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Hops: creating new traditions

Hop varieties not only differ in their taste profile but also in their environmental balance. Why have the particularly sustainable varieties been so badly received so far though?

Fresh hop on a bag

The whole world is talking about sustainability. An increasing number of people are not only talking about it, but also acting on it: partly out of lack of alternatives, because they simply can't get a disposable coffee cup anymore; partly out of wanting to save money, because they have to pay for their plastic bags in the supermarket and partly because consumer awareness has changed. Consumers are more conscious and they are attaching more importance to regional sourcing and environmentally friendly production methods. 

When it comes to hops, there are some varieties that perform much better on this last point, particularly those from the Hop Research Center in Hüll: e.g. ‘Mandarina Bavaria’, ‘Huell Melon’, ‘Hallertau Blanc’, ‘Callista’ and ‘Ariana’. They are much more resistant to diseases like powdery mildew and they require much less fertiliser. They are also more robust and can even endure long periods of heat and drought. “The new aroma hop varieties are able to cope with adverse weather conditions much better,” says Adi Schapfl, President of the German Hop Growers’ Association. 

Hops TreeHops tree

New varieties are more ecological in their cultivation

The established varieties, such as ‘Hallertauer Perle’ or ‘Hallertauer Tradition’, are quite different. Although these are established in the brewing industry, they do not have advantages when it comes to cultivation. They are prone to diseases and they also need a lot of water and fertiliser. So, to continue to reap rich harvests in the face of climate change, farmers should actually be growing more of the new aroma hops. But the opposite is the case: the areas under cultivation are reducing again. Why is this happening?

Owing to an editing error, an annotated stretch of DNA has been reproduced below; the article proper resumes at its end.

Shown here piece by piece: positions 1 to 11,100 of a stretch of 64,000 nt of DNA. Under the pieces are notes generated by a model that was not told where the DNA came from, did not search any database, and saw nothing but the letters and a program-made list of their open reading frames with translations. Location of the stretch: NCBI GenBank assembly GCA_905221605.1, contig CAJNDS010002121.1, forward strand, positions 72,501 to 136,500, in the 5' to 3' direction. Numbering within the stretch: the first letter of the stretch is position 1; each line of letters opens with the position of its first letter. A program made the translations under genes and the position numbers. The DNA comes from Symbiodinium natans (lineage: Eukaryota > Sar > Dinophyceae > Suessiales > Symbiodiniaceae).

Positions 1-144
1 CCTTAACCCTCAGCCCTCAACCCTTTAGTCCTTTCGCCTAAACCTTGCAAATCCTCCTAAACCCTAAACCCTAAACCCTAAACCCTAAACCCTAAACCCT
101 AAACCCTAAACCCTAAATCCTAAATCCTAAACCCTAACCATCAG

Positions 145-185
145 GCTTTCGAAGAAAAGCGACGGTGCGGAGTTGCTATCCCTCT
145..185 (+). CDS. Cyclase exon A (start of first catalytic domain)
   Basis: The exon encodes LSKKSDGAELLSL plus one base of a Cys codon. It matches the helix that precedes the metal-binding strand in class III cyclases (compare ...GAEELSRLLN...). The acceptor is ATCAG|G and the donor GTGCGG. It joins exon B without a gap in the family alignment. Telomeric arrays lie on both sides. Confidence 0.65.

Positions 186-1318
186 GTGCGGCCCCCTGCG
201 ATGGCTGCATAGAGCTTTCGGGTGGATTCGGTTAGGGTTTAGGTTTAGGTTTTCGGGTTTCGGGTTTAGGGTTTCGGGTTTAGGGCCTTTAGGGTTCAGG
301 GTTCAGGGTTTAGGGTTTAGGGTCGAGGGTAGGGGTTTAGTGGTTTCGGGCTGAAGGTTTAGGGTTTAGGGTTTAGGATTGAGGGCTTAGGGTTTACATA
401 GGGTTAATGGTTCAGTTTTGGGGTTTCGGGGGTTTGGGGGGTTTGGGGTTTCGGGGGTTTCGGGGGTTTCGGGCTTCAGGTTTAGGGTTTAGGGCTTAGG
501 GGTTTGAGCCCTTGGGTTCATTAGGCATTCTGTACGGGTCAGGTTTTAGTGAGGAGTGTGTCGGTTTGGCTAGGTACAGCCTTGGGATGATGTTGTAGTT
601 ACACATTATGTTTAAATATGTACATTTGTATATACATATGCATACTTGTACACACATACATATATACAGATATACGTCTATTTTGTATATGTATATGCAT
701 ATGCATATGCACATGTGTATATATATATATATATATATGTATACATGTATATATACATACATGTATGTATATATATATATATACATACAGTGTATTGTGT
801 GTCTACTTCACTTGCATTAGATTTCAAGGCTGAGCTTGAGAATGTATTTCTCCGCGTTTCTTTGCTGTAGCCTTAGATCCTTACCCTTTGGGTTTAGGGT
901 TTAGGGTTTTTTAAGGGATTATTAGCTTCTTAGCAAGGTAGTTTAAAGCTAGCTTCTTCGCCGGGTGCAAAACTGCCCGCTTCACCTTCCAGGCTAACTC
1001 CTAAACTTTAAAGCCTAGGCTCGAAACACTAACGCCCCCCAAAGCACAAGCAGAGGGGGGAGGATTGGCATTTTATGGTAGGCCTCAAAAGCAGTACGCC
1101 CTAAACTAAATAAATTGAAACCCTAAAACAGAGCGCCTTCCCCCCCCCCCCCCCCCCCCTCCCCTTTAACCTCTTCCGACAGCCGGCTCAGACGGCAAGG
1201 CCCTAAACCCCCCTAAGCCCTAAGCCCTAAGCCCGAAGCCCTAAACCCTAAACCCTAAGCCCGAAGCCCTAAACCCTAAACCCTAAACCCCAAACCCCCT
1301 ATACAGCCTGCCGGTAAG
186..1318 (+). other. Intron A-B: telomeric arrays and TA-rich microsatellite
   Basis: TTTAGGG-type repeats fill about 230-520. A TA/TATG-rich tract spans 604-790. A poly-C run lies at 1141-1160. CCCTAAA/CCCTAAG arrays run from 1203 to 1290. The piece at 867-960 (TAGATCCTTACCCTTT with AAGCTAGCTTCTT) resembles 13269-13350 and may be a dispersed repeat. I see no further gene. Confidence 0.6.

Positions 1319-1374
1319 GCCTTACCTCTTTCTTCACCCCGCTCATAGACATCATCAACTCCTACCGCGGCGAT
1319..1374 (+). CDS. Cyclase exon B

The demand simply isn’t there. Hop farmers, or rather the middlemen, are being left with stocks of aroma hops. Whereas they initially received about €7/kg for their hops, prices have fallen to only €4–5 in some cases. Are aroma hops with good ecological balance becoming junk goods? How can that be?


Tearing them out would be a disaster

One reason for this, as Adi Schapfl sees it, is traditional breweries wanting to retain their well-known, tried-and-tested recipes so that they don’t upset customers and possibly even lose sales themselves. Many automatically think that new aroma hops aren’t suitable for traditional styles such as Pils, Helles or Märzen-style lagers. After all, that’s how they were advertised, intensively, from the beginning. 

This makes it difficult for the hop growers to establish new contracts for these varieties, and the old ones expire in 2020. “It would be a catastrophe if the farmers were to tear the plants out again now. After all, they are only now beginning to deliver the full yield,” says Schapfl. But that is exactly what is happening already. 

Dried HopsDried hops

Aroma hops also lend themselves to traditional styles

To counteract this situation, the Society for Hop Research (GfH) has been experimenting and brewing traditional recipes using the new hop varieties. “It produces very good beers with the same characters, and sometimes even characters that have changed for the better,” says Adi Schapfl. 

Increasing the use of aroma hop varieties from Hüll in beer would help both the environment and hop growers. Breweries could make use of this in their marketing, advertising how the hops in their beers is particularly environmentally friendly. And those who don't want to replace all their hops could still replace at least 20% of the traditional hops with these new aroma hops.